NetSuite, the software company specialising in managing business operations and customer relations, is focusing on expanding its channel base in New Zealand.
Mark Troselj, NetSuite managing director and VP of sales Asia Pacific and Japan, says, “NetSuite is an organisation that has a huge amount of growth ahead of it, and in order to capitalise on that we need to be thoughtful about how we take it to market.”
He says this means investing in the New Zealand channel and market.
Troselj says, "NetSuite made a concerted effort to invest in channel business two years ago, and New Zealand is growing fast and producing great results.”
Currently, NetSuite has five partners in New Zealand, which is a significant increase from a few years prior.
Troselj says in New Zealand NetSuite has two primarily aims: to bring more partners on board and still maintain focus on current partners.
"Current New Zealand partners are very successful - in fact, one of the top performers of the APJ region comes from New Zealand - and we want to maintain this," Troselj says.
Fronde is one of the fastest growing partners, and Fusion5, Liberate I.T. and BPR are also stand-out partners, according to Troselj.
“NetSuite’s partner organisations have been in place for many years, and all existing businesses in New Zealand are strong, with an established customer base.
“NetSuite will support existing partners with campaigns, enablement and ensuring they have skills in professional services,” he says.
However, the company is also actively looking for new partners who can work well with NetSuite to deliver value propositions to market, Troselj says.
In order to find partners, he says NetSuite is continuing to work with publications such as Techday to highlight the message that NetSuite is growing rapidly and the channel is important to that growth.
He says the company is also targeting specific companies they think will be great additions, and optimising its product set for the market.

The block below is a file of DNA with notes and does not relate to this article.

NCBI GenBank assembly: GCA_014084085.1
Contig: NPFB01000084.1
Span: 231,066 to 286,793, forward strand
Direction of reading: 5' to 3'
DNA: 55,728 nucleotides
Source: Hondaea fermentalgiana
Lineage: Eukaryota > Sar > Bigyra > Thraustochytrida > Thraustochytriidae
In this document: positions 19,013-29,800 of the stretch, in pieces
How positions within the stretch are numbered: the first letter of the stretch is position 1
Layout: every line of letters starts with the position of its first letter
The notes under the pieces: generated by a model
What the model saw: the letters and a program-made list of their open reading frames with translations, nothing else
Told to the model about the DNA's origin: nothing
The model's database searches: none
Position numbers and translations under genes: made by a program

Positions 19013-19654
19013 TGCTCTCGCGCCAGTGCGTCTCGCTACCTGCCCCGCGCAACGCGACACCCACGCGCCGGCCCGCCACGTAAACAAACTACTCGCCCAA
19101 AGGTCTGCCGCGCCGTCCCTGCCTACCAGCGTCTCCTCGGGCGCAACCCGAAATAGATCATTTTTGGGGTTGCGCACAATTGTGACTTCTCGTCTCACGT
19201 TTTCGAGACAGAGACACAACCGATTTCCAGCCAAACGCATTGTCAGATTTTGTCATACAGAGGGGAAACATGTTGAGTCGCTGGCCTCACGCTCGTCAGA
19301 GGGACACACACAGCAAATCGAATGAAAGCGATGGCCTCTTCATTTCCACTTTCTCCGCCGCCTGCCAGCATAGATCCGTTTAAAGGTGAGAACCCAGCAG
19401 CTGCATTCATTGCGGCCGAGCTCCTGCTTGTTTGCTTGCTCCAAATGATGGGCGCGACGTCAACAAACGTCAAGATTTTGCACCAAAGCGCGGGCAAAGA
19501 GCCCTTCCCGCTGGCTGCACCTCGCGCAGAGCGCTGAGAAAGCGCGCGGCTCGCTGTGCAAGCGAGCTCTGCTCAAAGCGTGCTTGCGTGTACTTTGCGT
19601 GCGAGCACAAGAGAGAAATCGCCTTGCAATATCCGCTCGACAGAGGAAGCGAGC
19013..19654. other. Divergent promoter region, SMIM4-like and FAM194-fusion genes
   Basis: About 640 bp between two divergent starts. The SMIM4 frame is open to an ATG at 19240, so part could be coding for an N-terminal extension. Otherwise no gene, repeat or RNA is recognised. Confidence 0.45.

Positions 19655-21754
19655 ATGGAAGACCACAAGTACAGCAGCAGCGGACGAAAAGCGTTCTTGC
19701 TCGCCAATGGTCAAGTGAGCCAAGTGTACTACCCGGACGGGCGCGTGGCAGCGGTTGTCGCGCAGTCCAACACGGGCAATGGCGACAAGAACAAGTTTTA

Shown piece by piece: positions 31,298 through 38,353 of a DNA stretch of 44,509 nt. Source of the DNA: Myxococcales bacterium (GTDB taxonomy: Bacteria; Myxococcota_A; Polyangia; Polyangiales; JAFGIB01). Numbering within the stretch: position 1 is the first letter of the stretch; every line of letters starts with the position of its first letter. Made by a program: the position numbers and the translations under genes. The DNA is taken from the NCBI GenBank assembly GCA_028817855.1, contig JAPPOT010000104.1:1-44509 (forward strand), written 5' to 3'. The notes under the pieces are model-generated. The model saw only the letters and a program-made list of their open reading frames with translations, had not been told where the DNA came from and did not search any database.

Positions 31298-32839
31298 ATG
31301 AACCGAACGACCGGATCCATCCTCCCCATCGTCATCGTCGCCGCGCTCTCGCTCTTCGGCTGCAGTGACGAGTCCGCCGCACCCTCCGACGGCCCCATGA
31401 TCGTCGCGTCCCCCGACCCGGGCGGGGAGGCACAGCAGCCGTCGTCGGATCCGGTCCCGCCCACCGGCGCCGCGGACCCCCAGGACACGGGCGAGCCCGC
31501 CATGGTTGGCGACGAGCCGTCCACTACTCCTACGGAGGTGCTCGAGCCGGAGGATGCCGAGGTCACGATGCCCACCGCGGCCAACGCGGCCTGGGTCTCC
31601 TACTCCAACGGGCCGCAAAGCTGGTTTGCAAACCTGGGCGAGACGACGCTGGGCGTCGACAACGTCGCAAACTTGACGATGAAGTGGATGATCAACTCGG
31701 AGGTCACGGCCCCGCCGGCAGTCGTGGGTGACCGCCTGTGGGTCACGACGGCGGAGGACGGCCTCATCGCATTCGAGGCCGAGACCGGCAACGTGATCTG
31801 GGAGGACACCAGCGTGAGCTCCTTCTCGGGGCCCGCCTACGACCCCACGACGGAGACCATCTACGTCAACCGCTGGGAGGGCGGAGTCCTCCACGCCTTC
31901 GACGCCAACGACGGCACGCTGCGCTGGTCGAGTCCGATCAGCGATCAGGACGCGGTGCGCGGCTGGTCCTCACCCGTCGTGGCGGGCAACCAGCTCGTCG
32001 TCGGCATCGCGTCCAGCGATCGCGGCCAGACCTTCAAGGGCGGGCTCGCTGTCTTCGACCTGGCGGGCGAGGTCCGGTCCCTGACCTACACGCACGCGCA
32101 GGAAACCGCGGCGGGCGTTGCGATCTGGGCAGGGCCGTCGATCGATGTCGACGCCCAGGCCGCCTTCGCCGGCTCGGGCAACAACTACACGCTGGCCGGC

Troselj says, “We are investing in our product solution set and ensuring it’is very mature for the New Zealand market."
He says their ERP solution is a business application that is affordable for SMEs as it is paid for on a per user basis.
“As the business grows all they need to do is add users - the systems stays the same. This ensures SMEs are paying the price that matches their business size,” he says.
Troselj says, “New Zealand has a tremendous amount of SMEs, and with solutions that NetSuite provides they can harness the power of multiple currencies and languages, engaging with customers over the internet, integrating inventory and the distributor or manufacturer, and more, all on one platform.”
“The most important thing is to make sure the product is fit for purpose. The second most important thing is affordability, can the business afford to support it and run it, and will they get a return on investment?” he says.
Having a strong product brings in greater returns for partners, he says.
“The organisations are the sales engine. We recognise this and do what we can to ensure their success. We over-invest in professional services, training and support.”
Troselj says NetSuite offers partners significant revenue share and says after the initial engagement there are ways for them to generate revenue and drive value. For instance they can wrap services around products and expand their market offerings.
On the increasing demand in New Zealand, Troselj says, "Decision makers in New Zealand are very well informed and are driving the adoption of cloud computing.”
New Zealand is the type of market that adopts new technology and Kiwi businesses are very enterprising, adopting cloud computing and cloud services much faster than any other region, he says.
“New Zealand businesses are [also] very impatient. They want to see growth, performance, return on investment, faster returns on investment global returns, and cloud computing makes this possible,” he says.
NetSuite’s solutions reduce complexity and help businesses receive support from the global community and maintain multiple distributor partners, multiple suppliers and more, he says.
Troselj says NetSuite hopes to soon be ‘a real presence in New Zealand’, ‘a household name’.